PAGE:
ESCALATING ITS standoff with the UN Security Council, Iraq announced on October 31 that it would no longer allow inspectors from the UN Special Commission (UNSCOM) to monitor sites in Iraq for prohibited weapons activities. On August 5, Baghdad suspended inspections by UNSCOM, which oversees chemical and biological weapons and ballistic missile programs, and the International Atomic Energy Agency (IAEA), which handles nuclear issues, into Iraq's past weapons activities. Iraq's announcement specified only UNSCOM's monitoring activities, but will likely affect IAEA's monitoring work as well, since the IAEA depends heavily on UNSCOM for logistical support. Iraq's action may have been prompted by the Security Council's approval on October 30 of a plan for a "comprehensive review" of Iraq's compliance with its disarmament obligations that was not to Baghdad's liking. The review, provided for in Security Council Resolution 1194 (approved September 9), can only proceed after Baghdad revokes its August 5 decision to suspend UNSCOM and IAEA investigations. Initially supported by states sympathetic to Iraq as means of narrowing the remaining disarmament issues and thus hastening the end of sanctions, the final review plan does not appear to provide Baghdad much leeway.
The Security Council issued a statement on October 31 condemning Iraq's action and demanding that Baghdad "rescind immediately and unconditionally" the bans on both monitoring and inspections. While the United States has taken a decidedly low-key approach to Iraq's August blockage of UNSCOM inspections, the latest interference with monitoring activities is likely to provoke a more robust response. (See ACT, August/September, 1998.) President Clinton termed the Iraqi decision "a clear violation of the UN Security Council Resolutions" and stated, "From my point of view we should keep all our options open."
UNSCOM & IAEA Reports Presented
Amid the Security Council's deliberations on the nature of the comprehensive review, UNSCOM and the IAEA presented their latest biannual reports on Iraq on October 6 and 7, respectively. The IAEA report stated—as did the previous IAEA report—that "no indication of prohibited materials, equipment or activities" had been found in the last six months, but cautioned that without inspections, the agency is unable "to ensure that prohibited activities are not being carried out in Iraq." The report also reiterated past concerns about missing information on Iraq's nuclear weaponization and centrifuge development efforts, offers of foreign assistance, and documents showing Baghdad has officially ended its nuclear weapons program.
Similarly, UNSCOM's report recalled previous submissions to the Security Council documenting significant gaps and discrepancies in Baghdad's declarations of its ballistic missile, biological and chemical weapons holdings and production capabilities. Highlighting the relatively small number of outstanding issues in the missile and chemical areas, UNSCOM concluded that its disarmament work in those areas "is possibly near its end" if Iraq chooses to cooperate.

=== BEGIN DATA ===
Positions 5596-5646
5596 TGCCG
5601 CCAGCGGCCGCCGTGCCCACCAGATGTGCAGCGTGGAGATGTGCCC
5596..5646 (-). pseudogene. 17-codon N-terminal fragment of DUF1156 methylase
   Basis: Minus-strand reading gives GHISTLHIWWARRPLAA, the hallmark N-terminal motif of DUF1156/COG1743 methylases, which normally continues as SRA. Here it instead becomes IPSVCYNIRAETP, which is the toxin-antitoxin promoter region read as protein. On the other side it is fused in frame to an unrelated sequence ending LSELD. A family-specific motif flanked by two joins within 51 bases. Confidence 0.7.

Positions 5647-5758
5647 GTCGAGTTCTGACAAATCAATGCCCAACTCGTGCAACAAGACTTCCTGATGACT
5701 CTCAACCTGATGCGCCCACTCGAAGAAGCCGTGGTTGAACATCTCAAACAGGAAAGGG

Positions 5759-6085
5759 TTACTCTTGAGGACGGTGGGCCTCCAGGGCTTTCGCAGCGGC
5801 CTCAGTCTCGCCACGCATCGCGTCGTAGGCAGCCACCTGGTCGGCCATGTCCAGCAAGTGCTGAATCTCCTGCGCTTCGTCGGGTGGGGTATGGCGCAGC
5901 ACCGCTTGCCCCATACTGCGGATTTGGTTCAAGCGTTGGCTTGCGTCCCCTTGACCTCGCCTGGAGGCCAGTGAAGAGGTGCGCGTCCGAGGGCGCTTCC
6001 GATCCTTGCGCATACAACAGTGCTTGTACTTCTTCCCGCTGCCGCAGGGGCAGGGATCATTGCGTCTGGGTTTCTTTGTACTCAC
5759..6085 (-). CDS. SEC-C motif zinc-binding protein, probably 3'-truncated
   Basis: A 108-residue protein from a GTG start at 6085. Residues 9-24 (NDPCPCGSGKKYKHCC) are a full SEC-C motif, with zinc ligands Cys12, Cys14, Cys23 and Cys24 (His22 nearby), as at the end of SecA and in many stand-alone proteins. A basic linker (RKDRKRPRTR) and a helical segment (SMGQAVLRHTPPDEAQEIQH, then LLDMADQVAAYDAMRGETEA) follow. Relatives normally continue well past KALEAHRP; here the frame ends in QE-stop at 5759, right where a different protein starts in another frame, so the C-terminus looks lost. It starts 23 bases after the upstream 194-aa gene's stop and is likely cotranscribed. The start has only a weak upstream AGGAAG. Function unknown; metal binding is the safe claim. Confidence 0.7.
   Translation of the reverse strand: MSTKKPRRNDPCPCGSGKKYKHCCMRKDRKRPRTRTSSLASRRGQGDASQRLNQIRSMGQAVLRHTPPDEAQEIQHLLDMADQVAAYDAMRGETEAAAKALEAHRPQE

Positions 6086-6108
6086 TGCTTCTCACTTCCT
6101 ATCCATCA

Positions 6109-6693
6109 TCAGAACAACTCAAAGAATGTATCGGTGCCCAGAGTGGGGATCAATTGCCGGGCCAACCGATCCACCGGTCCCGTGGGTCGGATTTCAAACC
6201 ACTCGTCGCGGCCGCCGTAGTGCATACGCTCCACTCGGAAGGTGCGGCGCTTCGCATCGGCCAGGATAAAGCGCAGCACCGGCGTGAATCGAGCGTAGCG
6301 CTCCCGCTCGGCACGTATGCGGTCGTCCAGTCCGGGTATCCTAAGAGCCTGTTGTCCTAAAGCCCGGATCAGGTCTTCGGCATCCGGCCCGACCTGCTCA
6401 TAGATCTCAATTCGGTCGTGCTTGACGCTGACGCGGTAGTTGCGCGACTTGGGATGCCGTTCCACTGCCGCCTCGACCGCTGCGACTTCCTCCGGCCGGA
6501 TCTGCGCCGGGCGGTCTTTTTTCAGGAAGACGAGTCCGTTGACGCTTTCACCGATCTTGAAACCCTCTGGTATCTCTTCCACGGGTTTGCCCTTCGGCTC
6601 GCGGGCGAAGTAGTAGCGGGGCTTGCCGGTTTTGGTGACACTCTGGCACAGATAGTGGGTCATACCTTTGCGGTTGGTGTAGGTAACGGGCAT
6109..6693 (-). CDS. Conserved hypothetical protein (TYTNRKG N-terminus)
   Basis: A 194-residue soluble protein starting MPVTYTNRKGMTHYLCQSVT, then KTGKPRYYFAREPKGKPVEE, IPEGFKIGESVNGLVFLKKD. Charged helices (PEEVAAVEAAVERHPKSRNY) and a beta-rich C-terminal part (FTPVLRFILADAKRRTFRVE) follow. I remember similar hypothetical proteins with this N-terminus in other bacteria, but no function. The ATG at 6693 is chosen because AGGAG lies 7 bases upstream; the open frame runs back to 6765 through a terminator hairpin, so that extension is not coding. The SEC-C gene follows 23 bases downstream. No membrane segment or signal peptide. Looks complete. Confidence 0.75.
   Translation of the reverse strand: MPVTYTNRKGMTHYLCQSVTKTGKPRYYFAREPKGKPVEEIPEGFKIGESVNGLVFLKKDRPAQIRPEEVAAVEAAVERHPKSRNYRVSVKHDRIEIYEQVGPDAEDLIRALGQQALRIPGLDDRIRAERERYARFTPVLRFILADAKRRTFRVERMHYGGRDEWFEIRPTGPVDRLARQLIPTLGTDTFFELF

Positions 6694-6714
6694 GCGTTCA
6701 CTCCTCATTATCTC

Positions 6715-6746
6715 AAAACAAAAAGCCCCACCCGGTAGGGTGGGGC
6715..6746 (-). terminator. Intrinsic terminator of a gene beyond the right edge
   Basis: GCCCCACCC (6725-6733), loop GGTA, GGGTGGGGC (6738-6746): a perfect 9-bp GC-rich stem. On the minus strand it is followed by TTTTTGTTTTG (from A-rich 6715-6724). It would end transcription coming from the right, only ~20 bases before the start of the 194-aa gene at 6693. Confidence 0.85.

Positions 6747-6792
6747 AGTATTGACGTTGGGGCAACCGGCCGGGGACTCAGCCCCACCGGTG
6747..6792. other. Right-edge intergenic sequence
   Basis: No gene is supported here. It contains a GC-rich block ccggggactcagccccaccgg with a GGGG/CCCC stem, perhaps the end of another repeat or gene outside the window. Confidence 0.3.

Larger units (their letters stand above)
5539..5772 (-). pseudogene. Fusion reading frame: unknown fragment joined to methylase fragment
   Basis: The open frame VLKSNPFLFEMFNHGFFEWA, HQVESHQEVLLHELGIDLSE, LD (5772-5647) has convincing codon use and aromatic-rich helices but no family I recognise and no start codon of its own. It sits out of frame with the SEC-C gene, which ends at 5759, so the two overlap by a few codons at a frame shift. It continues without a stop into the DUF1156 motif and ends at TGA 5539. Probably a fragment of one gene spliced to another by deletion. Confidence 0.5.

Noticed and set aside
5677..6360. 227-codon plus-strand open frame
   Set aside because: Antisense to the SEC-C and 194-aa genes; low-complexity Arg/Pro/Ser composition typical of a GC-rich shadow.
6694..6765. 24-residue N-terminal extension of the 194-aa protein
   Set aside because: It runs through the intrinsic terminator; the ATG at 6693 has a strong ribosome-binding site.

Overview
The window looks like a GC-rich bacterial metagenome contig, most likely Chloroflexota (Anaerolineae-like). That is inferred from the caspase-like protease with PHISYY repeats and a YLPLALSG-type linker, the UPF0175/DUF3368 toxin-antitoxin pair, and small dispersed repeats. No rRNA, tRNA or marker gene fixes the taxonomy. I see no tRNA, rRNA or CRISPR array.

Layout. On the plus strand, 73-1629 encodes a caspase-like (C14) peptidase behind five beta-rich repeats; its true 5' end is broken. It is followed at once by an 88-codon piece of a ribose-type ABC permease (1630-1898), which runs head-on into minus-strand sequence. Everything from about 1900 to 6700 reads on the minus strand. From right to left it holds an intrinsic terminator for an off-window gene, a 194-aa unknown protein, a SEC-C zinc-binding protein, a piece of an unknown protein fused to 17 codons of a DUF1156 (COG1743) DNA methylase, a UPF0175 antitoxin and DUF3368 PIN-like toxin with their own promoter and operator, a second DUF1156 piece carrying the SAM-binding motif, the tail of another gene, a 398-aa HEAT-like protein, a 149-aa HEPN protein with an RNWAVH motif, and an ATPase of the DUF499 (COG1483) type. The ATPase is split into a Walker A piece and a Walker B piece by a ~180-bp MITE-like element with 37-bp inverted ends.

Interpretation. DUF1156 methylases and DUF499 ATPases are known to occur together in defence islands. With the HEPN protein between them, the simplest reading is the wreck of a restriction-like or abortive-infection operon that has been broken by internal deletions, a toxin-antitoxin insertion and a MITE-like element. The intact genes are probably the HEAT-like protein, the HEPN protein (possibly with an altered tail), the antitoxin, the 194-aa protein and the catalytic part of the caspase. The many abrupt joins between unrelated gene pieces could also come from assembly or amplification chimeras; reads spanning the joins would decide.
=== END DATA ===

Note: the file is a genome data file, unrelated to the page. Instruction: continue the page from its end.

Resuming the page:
BW Concerns Remain
Efforts to verify the destruction of Iraq's biological weapons program have been much less successful, and the UNSCOM report listed gaps in Iraq's declarations on biological weapons munitions, stocks of biological agents, and growth media. The report noted that a panel of international experts asked in July to verify Iraq's latest declarations recommended that no further "expert level" verification efforts be made "until Iraq commits itself to provide substantive, new information."
Another international group of experts assembled by UNSCOM reported to the Security Council on October 26 that Iraq had, contrary to its claims, weaponized the nerve agent VX for delivery by ballistic missiles. The VX panel confirmed the validity of tests (performed by a U.S. laboratory on missile warhead fragments unearthed in May at a warhead destruction site) that found degraded VX and a VX stabilizing agent. Other samples later analyzed by French, Swiss and American labs did not show VX, but revealed the presence of a chemical compound and a decontamination agent that should not have been present had Iraqi claims of the warheads' contents been accurate.
Review in Limbo
With the three reports in hand, and with Iraq continuing to refuse access for inspections, the Security Council adopted on October 30 a plan for the comprehensive review that is slightly at odds with Secretary-General Kofi Annan's original October 5 proposal. Instead of asking UNSCOM and the IAEA to provide evidence to demonstrate that Iraq has not complied with its disarmament obligations, the review plan calls on the two agencies to report on Iraqi compliance with the UN disarmament resolutions and to identify "any tasks which still need to be undertaken."
Pointing out that it cannot "prejudge the outcome of the review," the Security Council nevertheless suggested the process would conclude with the creation of a list of "remaining steps" to be taken by Iraq and a "likely time-frame for this purpose, assuming full Iraqi cooperation." The council also agreed that the review could only take place once the secretary-general has received reports from UNSCOM and the IAEA confirming that they are receiving "full cooperation from Iraq."